Detection of Organic Molecules Dissolved in Water Using a .GAMMA.-Al2O3 Chemiluminescence-Based Sensor

1998 Analytical Sciences  
Chemiluminescence measurement is a very useful method for detecting molecules. This method has high sensitivity, good reproducibility and selectivity, quick response and good linearity over a wide concentration region. However, it is not convenient for continuous and long-term detection, because a supply of reactants to produce luminescent species through a chemical reaction is required. Although many investigations have attempted to improve these disadvantages since 1960 1-4 , a long-term
more » ... , a long-term stability of the sensitivity has hardly been attained. A new possibility of a CL-based sensor which does not require a supply of reactants was proposed by Breysse et al. in 1976. 5 They observed CL during the catalytic oxidation of carbon monoxide on a thoria surface. In 1990, we found that CL is observed during the catalytic oxidation of organic vapors on an alumina surface. 7 These phenomena can be applied to CL-based sensors. Various methods to detect organic vapors in air have been reported elsewhere. [8] [9] [10] [11] In this paper, we deal with a method used to detect organic molecules, e.g. acetone and ethanol, dissolved in water using this sensor. We will describe the elementary working mechanism of the sensor and its working condition under which the response is quick and stable. A new method is proposed for recognizing organic molecules dissolved in water using a chemiluminescence-based sensor made with a γ-Al2O3 catalyst. When a mixture of air and organic molecules, e.g. ethanol and acetone vaporized from a solution, flows around the sensor, chemiluminescence (CL) is emitted during its catalytic oxidation. The CL spectra consist of subbands peaking at the same wavelengths independent of the type of vapors. The peak wavelengths of these subbands are the same as those for CL with a CaCO3 catalyst. The relative CL intensity of each band, however, depends on the type of the vapor and the temperature of the sensor. This implies that CL originates in the same kinds of luminous species produced during the course of catalytic oxidation. By keeping a sample gas around the sensor in a state of laminar flow and by keeping the catalytic oxidation on the sensor under the diffusion-controlled condition, the CL intensity becomes stable and reproducible. The CL intensity is proportional to the concentration of these organic vapors in the gas phase within the concentration range of from 1 -500 ppm.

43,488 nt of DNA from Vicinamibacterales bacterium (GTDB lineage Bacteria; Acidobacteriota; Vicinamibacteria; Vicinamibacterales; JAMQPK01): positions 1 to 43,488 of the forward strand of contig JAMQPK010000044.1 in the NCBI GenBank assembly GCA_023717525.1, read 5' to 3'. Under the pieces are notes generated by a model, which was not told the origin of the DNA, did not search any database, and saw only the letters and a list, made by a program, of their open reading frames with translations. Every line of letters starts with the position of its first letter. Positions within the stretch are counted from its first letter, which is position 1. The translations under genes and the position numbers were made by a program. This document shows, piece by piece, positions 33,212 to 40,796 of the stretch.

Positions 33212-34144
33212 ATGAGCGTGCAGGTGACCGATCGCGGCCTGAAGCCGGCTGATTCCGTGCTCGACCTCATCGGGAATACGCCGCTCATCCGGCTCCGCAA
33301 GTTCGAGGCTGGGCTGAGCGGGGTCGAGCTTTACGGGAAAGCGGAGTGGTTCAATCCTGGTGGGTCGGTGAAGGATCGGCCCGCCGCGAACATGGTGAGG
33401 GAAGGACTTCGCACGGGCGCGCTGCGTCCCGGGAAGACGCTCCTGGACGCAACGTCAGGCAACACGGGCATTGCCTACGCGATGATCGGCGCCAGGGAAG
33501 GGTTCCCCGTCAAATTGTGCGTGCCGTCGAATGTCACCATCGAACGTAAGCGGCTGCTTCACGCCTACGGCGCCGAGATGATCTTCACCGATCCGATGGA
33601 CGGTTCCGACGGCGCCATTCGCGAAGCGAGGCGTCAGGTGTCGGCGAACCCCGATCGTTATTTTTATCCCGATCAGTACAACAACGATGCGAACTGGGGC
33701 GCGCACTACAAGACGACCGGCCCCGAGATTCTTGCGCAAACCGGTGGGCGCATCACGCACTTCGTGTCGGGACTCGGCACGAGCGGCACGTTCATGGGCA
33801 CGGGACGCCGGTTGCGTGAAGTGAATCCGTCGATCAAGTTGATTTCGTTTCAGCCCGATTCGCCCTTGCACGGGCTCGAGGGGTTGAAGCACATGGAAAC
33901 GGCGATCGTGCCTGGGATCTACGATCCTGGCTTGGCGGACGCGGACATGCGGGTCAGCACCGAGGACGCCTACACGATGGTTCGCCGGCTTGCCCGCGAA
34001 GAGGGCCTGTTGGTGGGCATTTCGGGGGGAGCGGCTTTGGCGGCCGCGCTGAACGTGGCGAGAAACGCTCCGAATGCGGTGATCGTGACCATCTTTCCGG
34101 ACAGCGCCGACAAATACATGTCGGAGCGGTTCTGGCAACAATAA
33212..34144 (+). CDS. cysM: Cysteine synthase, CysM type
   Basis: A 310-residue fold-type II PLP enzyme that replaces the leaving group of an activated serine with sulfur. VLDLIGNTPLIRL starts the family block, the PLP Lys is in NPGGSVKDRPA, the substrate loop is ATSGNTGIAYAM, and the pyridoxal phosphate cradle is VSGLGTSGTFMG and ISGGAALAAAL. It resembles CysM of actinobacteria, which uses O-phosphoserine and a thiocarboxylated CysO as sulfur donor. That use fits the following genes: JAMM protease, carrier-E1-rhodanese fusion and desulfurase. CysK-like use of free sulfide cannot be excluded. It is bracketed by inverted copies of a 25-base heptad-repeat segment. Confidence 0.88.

doi:10.2116/analsci.14.209 fatcat:xwua2icwnvcjdnp7lefe3molia